Please be aware that the bandwidth for a coaxial inverted L is very broad. My
SWR at 1.800 is 1.3 and slowly rises
to 1.7 at 2.000Mhz. (The antenna is cut for 1.8400MHz and is physically
located about a foot away from the base
plate of one of my 80M coaxial inverted Ls). Because of my phasing system, It
is not easy for me to measure the
SWR curve from the shack for my 80M, 40M, or 20M coaxial inverted Ls, but I
remember that the curves were
decent for all of them when I installed them.
On 13 Jul 2006 at 13:11, K4SAV wrote:
> The biggest problem you have with low band multiple L antennas is
> matching and bandwidth. To start with, a 160 meter L will not have a lot
> of bandwidth and the impedance will be low compared to 50 ohms (assuming
> you have a good ground). With a poor ground you can have a good match
> but a lossy antenna. Of course you have the popular option of making the
> L long then adding a series capacitor at the base and using that to tune
> the antennas to the spot you want. An 80 meter L will not cover both
> the CW and phone bands, but you can do the same as for the 160, make it
> long and add a series cap to tune it to different frequencies.
> OPTION 1: If you feed three L's from a common line, they will interact
> in much the same way as a fan dipole does. You will have to
> experimentally change the length of each until you get the lowest SWR on
> each. The 40 meter portion will require a much longer wire than you
> expect. After you finish, the SWR won't be very good on any of them.
> Also the bandwidth for each of them will be reduced from that of
> separate antennas (which are already too narrow). The 40 meter L will
> operate more like a horizontal antenna than a vertical (which isn't
> necessarily bad). This is a real PITA option.
> OPTION 2: If you separate the antennas (3 ft or more) and feed them
> separately, the tuning will show little interaction. Bandwidth will
> still be narrow as it is with separate low band antennas. With a good
> ground, you will probably get 100 to 150 kHz bandwidth on 80 meters. The
> 40 meter vertical will look like a vertical antenna. The 40 meter will
> have its feedpoint impedance reduced somewhat from that of a separate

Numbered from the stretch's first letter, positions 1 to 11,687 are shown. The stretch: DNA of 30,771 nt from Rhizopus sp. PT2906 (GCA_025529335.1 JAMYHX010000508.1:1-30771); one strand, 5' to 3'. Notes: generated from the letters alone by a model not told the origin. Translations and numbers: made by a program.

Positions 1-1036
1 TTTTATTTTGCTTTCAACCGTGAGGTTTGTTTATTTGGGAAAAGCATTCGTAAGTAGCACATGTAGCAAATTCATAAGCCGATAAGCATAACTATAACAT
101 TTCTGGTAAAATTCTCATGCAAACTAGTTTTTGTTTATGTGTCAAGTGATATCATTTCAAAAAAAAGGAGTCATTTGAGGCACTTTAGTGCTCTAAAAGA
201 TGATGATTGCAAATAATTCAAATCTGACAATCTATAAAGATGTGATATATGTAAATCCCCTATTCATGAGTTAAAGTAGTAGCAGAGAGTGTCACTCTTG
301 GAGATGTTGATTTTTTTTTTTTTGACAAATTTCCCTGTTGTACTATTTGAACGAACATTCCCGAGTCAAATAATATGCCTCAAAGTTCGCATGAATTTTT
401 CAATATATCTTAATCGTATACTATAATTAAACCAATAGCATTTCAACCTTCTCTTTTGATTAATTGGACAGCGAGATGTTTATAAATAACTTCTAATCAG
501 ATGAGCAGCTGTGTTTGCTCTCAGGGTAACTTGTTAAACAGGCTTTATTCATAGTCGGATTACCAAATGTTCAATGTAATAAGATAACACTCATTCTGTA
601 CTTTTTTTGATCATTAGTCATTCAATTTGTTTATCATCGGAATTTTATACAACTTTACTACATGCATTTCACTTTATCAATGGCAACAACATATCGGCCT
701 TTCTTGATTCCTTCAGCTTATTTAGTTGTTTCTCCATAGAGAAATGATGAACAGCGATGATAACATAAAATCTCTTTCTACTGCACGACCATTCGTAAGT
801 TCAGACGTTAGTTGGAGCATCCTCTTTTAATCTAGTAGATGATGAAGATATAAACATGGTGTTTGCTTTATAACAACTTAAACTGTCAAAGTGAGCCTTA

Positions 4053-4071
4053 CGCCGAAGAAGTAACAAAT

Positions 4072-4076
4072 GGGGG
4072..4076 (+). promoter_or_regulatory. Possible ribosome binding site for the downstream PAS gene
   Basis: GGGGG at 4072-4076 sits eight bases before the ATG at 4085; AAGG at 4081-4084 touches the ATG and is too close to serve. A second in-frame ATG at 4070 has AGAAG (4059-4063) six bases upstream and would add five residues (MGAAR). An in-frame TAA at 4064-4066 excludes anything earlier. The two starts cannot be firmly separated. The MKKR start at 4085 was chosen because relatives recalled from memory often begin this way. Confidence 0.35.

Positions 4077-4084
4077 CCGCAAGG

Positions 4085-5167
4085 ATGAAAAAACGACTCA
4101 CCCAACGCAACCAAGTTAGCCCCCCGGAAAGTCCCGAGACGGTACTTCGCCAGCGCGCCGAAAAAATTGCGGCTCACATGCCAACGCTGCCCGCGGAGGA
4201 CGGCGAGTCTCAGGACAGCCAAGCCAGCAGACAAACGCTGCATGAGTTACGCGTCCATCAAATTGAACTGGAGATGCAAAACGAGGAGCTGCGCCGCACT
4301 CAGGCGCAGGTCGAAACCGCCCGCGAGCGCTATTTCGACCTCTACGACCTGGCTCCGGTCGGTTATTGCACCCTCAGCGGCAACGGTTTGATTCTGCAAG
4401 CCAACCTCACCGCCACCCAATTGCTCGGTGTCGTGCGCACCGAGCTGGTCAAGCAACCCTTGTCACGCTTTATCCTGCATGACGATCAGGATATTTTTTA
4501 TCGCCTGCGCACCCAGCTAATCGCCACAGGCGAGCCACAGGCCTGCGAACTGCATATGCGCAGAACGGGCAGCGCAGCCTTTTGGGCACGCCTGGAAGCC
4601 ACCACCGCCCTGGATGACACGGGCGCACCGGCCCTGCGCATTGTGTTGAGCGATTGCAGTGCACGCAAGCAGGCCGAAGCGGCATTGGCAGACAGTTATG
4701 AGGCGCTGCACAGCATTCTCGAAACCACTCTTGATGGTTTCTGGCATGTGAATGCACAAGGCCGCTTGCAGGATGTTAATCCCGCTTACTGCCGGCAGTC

> antenna, maybe down to about 25 ohms with a good ground. You may want to
> improve the SWR on these antennas. One way would be to make the antennas
> long, then use a single series capacitor to tune out the reactance as
> mentioned above. This would be a simple matching network, and you could
> have two caps for the 80 meter L, one for 80 and one for 75. You could
> even get fancy and use a motor driven cap and switch it between
> antennas, although retuning with band changes is a pain.
> OPTION 3: Another option is to use only one L and feed it on 160, 80,
> and 40. This would require a matching network at the base. This network
> will be more complicated than a single capacitor. You could build a
> separate network for each band and switch them in with relays. You could
> also include networks for both 80 and 75. I wouldn't use the same length
> L as you have for 160 meters, because it will be very high impedance on
> 80 meters. I would either shorten it lengthen it to avoid this very
> high impedance on 80 meters. On 40 meters this antenna will look more
> like a dipole than a vertical. Maximum radiation will be parallel to
> the horizontal wire, but with more gain than a vertical. Nulls wont be
> as big as with a dipole because the vertical wire will fill them in.
> Another option is to use a remote auto tuner if you can find one to
> handle the power you are running.
> If you can put up more than one wire, option 2 is the simpler choice.
> The radial system you have should work OK for any of these options.
> One other note. If you like to use 75 ohm transmission lines, you can
> uses a 1/4 section of 50 ohm line to match these Ls. Without a matching
> network, if your equipment operates OK with SWR of 1.5 to 2, you may
> elect to not have a matching network, but then you can't tune the 80
> meter antenna between 75 and 80, or move the frequency of the 160 meter
> Jerry, K4SAV
> Eric Rosenberg wrote:
> >I have an inverted-L for 160 with 24 radials that works really well.
> >I'd like to add 80m and possibly 40m by having those respective vertical
> >elements attached to the same radial system.
> >My question: how far apart must the respective elements -- vertical and
> >horizontal -- be from each other?
> >My concern is a result of there being a single tree (i.e., tie off point)
> >at each end of the antenna (where the L takes place and at the end of the
> >horizontal section).
> >Your help and advice is greatly appreciated!
> >Eric W3DQ
> >Washington, DC
> >TowerTalk mailing list
> TowerTalk mailing list
TowerTalk mailing list